Michelle Lore, a contributing author to the Minnesota Lawyer Blog recently authored a post about the custody decision in Maryland involving…a dog. She reports:
A judge in Maryland recently decided a custody battle with a twist — it was over a beloved pet.
A childless couple heading for a divorce could not agree on who would have the right to keep Lucky, their 16-pound Lhasa apso.
Maryland treats pets as jointly owned marital property that must be sold if the divorcing couple can’t agree on who gets to keep them. The parties split the proceeds of the sale.
But retired Prince George’s County Circuit Judge Graydon S. McKee III, a dog owner himself, didn’t like that solution so he fashioned his own. After hearing testimony from both parties — Gayle, who lives in Alexandria, Va., and Craig, who resides in Dunkirk, Md. — McKee decided that the couple would split custody. Lucky will alternate homes every six months.
Comments seem to make great reading. No exception here. Law Lacky said, “That is nothing. I worked on a divorce case a decade ago that involved ferrets. The divorce decree included weekly visitations and “ferret support.”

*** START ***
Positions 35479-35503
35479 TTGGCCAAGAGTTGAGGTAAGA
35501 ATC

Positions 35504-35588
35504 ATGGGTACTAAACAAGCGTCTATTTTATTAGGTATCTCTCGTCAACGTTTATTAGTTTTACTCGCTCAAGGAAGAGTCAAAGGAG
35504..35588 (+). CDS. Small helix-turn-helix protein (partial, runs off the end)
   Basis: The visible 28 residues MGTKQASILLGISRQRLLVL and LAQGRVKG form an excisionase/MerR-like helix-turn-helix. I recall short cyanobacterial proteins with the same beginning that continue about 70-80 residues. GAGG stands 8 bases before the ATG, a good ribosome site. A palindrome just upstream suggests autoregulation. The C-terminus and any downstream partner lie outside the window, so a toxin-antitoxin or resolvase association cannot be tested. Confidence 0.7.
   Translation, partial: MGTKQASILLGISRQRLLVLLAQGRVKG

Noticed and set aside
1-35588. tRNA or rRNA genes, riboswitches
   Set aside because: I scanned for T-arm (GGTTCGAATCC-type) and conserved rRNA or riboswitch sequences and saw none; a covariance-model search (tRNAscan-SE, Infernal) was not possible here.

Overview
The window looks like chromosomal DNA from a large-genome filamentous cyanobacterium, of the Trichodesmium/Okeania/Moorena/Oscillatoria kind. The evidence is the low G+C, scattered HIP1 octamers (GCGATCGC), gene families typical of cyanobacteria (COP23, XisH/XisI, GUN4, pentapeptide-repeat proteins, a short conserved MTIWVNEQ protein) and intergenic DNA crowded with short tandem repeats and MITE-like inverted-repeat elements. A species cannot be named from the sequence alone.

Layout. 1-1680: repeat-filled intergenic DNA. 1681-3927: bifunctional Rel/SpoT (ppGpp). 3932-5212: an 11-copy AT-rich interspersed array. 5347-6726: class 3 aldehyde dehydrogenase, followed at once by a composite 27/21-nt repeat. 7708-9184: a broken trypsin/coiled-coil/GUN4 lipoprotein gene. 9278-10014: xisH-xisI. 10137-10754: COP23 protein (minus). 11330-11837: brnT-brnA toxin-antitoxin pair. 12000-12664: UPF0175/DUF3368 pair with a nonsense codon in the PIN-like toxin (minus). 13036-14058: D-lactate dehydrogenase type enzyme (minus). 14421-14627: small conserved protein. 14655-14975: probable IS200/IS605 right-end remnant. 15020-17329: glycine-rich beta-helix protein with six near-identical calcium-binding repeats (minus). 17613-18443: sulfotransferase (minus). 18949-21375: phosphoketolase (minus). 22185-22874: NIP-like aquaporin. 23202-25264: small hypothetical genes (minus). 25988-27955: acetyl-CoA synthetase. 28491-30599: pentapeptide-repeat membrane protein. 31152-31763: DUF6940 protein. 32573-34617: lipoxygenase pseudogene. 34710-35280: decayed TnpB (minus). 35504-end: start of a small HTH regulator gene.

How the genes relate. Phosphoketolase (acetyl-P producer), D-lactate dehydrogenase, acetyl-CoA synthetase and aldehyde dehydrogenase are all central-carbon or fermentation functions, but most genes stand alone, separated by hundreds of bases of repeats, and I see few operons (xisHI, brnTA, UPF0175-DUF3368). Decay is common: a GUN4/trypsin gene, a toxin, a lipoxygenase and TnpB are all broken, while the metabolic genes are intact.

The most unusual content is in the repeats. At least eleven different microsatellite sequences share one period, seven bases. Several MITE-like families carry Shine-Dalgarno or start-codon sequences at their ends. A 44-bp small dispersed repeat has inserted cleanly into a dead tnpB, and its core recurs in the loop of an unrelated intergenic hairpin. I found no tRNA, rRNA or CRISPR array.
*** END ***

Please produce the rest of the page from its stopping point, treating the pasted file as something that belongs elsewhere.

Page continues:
In Minnesota, pets are viewed as property, with no clear answer on how to “divide” them.
Minnesota attorney Barbara Gislason, a nationally recognized animal rights lawyer has this to say about pets and custody:
It is an interesting phenomenon that they seem almost invisible in Family Law. Because about 2/3 of households have pets and spend in excess of 40 billion per year on them, and a majority of owners consider animals to be family members, should this continue?
Barbara’s position seems to make sense. I can’t imagine it would take the legislature more than a few minutes to adopt a quick set of standards for the court to consider, including who has been the primarily caretaker of the animal.